Allons Enfants de ...
When I was little, I read all the Greek myths I could get my hands on, and dreamed of the day I'd finally see the Mediterranean. This made sense: my grandfather was from the small island of Aegena, my last name is irrefutably of Greek origin, and, really, who could read about Athena springing forth fully formed from her father Zeus' head full of vim and vigor and otherworldly intelligence and not yearn for that dusty country? [Another reason to love the Greek myths: while their goddesses were sometimes lovelorn, they were mostly tough, smart ladies who could take care of themselves.]
I'm getting distracted.
Despite my amour for Greece, I somehow became convinced France was the country for me. I took French lessons sporadically before I went to high school (where I took classes for all four years), listened to tapes, and thought about moving there straightaway, no college necessary. Alas, it was many years before I was able to visit -- and even then, only for a week. At that point, I hadn't studied the language in a few years, but I was able to get by well enough, and fell utterly in love. We spent our last afternoon in Monmatre, sipping red wine at an outdoor cafe and savoring an omelette avec frommage. I watched wonderfully dressed women and their dogs take in the warm and lovely day, and felt an almost physical pain when it was time to leave for the night train to Norway.
Back in the States, my affinity for all things French continued unabated. One July 14 I threw a party complete with quiches, pastries, French wine and the ubiquitous cheese (each and every Bastille Day the French independence anthem taught me by my wonderful high school French teacher comes to mind). On the bus to work, I'll often listen to a French rap guy -- and will try to translate to jump start my brain for the workday -- or Amadou et Mariam. I tell myself I’ll dig out my French dictionary and tackle one of the classics that survived my university college lit class (still working up the time for that one). And of course, I love to make French food.
Miette, in the Ferry Building here in San Francisco, sells Parisian macarons, which are entirely unlike the American macaroons. I’ve tried a macaron or two, and loved the soft crackly texture of the tiny cookies. For last week’s Easter lunch and dinner extravaganza, I got it into my head that I must make them myself and so began the hunt for a recipe. Online, I found many suggestions -- but I also found tales of woe: that they did not rise, that the texture was not right, that they didn’t bake with the appropriate “foot.” I was initially daunted. Was it worth the extra effort?
Let me tell you: it was. I decided not worry if they were not ‘perfect’ and forged ahead. Consisting of simple ingredients (a bit of cocoa powder, sugar, egg whites, and ground almonds), the cookies bake up light and chewy – and are surprisingly not that difficult to make. Mine were not as aesthetically pleasing as Miette’s ($1.50/per) offerings, but they were just as delicious. I filled some with a rich chocolate crème and others with raspberry jam. You may make them with any filling you like –- I imagine vanilla bean would be lovely –- and can make the cookies sans cocoa powder for a change of pace.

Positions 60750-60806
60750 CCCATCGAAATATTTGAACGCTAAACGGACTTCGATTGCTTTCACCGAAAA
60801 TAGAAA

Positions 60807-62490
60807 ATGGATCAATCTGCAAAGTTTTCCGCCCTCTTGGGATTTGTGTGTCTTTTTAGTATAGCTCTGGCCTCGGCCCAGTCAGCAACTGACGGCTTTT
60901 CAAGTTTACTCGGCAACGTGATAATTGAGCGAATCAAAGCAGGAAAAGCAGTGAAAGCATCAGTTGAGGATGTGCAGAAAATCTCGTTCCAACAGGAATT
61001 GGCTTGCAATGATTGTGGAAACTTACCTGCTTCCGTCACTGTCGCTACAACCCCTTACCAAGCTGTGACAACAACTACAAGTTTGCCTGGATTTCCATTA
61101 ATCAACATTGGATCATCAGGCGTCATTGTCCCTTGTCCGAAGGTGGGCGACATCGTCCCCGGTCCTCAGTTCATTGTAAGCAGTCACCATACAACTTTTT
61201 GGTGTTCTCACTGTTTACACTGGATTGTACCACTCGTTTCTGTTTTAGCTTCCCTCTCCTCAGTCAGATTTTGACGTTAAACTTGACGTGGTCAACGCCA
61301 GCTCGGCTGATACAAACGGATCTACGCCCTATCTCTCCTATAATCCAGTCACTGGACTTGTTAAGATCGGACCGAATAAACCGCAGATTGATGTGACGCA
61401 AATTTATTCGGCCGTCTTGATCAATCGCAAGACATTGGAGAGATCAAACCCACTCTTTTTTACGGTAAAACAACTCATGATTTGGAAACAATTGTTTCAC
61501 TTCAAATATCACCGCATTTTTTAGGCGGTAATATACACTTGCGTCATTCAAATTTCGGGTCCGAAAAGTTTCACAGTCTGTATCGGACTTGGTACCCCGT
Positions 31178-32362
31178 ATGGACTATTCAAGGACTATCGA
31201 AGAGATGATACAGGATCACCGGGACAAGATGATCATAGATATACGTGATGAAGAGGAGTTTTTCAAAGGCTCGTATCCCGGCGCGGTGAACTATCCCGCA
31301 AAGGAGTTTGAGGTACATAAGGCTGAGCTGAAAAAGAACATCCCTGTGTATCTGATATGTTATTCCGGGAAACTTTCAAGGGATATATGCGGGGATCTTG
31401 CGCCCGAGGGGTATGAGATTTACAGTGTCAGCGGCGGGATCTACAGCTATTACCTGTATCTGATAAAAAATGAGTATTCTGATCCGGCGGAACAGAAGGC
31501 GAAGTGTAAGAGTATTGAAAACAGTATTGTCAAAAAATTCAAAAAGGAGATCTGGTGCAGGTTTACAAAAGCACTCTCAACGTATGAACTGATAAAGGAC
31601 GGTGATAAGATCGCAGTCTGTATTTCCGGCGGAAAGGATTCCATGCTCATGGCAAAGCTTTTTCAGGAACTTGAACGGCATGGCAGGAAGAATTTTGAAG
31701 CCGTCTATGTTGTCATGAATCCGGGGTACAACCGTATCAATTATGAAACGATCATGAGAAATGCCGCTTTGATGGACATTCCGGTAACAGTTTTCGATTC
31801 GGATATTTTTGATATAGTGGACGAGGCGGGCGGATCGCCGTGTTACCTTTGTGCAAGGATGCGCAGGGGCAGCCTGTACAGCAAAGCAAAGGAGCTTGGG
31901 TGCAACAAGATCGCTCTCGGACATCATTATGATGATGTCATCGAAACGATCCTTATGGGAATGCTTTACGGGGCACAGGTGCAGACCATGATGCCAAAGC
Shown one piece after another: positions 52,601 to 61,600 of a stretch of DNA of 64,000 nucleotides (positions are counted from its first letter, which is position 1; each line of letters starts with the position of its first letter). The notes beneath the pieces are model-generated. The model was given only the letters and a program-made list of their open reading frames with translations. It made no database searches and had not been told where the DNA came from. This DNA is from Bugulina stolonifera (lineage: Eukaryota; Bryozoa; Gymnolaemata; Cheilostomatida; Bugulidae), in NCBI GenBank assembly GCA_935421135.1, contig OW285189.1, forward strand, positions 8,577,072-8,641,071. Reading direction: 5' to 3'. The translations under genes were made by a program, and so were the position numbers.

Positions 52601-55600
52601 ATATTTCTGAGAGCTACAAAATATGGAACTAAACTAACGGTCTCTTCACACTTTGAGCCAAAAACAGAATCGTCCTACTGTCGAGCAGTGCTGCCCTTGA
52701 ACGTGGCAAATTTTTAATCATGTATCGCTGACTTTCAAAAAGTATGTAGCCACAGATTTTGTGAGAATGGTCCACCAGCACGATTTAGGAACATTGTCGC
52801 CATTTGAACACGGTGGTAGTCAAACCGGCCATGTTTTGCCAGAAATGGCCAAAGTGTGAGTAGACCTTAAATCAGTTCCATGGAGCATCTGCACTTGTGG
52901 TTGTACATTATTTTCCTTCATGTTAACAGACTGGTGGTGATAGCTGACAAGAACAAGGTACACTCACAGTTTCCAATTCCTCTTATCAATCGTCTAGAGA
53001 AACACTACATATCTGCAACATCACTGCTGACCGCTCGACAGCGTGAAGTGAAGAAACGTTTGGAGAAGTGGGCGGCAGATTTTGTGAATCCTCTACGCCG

They are especially delicious on a hot day. Were I part of Renoir’s Boating Party crowd, I might have taken piles of macarons to nibble upon while floating lazily down the river. The sun would blaze down upon our little vessel, the wine cooling in floating bottles alongside. My macarons would be crisp and delicate, the conversation would meander dreamily, I'd indulge in a plate of strawberries and cheese ...
France, je t'aime toujours.
Chocolate Macarons, from David Lebovitz,
1 cup (100 gr) powdered sugar
½ cup powdered almonds (about 2 ounces , 50 gr, sliced almonds, pulverized)
3 tablespoons (25 gr) unsweetened Dutch-process cocoa powder
2 large egg whites, at room temperature
5 tablespoons (65 gr) granulated sugar
½ cup (125 ml) heavy cream
2 teaspoons light corn syrup
4 ounces (120 gr) bittersweet or semisweet chocolate, finely chopped
1 tablespoon (15 gr) butter, cut into small pieces
Preheat oven to 375 degrees F (180 degrees C).
Line two baking sheets with parchment paper and have a pastry bag with a plain tip (about 1/2-inch, 2 cm) ready.
Using a food processor, grind together the powdered sugar with the almond powder and cocoa so there are no lumps. Beat the egg whites until they begin to rise and hold their shape. While whipping, beat in the granulated sugar until very stiff and firm, about 2 minutes.
Carefully fold the dry ingredients, in two batches, into the beaten egg whites with a flexible rubber spatula. When the mixture is just smooth and there are no streaks of egg white, stop folding and scrape the batter into the pastry bag.
Pipe the batter on the parchment-lined baking sheets in 1-inch (3 cm) circles (about 1 tablespoon each of batter), evenly spaced one-inch (3 cm) apart.
Rap the baking sheet a few times firmly on the countertop to flatten the macarons, then bake them for 15-18 minutes. Let cool completely then remove from baking sheet.
Fill with chocolate or jam and let sit overnight to let the flavors meld.